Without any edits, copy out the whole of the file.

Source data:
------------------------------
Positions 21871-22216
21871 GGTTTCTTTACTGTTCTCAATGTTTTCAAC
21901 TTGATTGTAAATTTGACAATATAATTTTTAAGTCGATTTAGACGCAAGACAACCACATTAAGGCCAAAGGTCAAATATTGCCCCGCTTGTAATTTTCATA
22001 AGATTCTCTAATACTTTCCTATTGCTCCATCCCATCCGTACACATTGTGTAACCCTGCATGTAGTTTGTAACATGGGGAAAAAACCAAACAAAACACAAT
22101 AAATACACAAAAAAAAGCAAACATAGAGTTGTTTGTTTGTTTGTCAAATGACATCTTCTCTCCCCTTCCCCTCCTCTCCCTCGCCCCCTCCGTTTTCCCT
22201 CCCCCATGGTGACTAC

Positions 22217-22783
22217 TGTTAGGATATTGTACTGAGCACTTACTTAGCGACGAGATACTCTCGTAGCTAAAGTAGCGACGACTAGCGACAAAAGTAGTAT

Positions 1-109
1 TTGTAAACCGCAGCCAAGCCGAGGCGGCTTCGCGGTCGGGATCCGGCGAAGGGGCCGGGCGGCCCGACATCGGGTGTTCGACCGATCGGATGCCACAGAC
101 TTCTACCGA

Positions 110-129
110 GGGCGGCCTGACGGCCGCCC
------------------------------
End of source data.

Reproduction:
Positions 21871-22216
21871 GGTTTCTTTACTGTTCTCAATGTTTTCAAC
21901 TTGATTGTAAATTTGACAATATAATTTTTAAGTCGATTTAGACGCAAGACAACCACATTAAGGCCAAAGGTCAAATATTGCCCCGCTTGTAATTTTCATA
22001 AGATTCTCTAATACTTTCCTATTGCTCCATCCCATCCGTACACATTGTGTAACCCTGCATGTAGTTTGTAACATGGGGAAAAAACCAAACAAAACACAAT
22101 AAATACACAAAAAAAAGCAAACATAGAGTTGTTTGTTTGTTTGTCAAATGACATCTTCTCTCCCCTTCCCCTCCTCTCCCTCGCCCCCTCCGTTTTCCCT
22201 CCCCCATGGTGACTAC

Positions 22217-22783
22217 TGTTAGGATATTGTACTGAGCACTTACTTAGCGACGAGATACTCTCGTAGCTAAAGTAGCGACGACTAGCGACAAAAGTAGTAT

Positions 1-109
1 TTGTAAACCGCAGCCAAGCCGAGGCGGCTTCGCGGTCGGGATCCGGCGAAGGGGCCGGGCGGCCCGACATCGGGTGTTCGACCGATCGGATGCCACAGAC
101 TTCTACCGA

Positions 110-129
110 GGGCGGCCTGACGGCCGCCC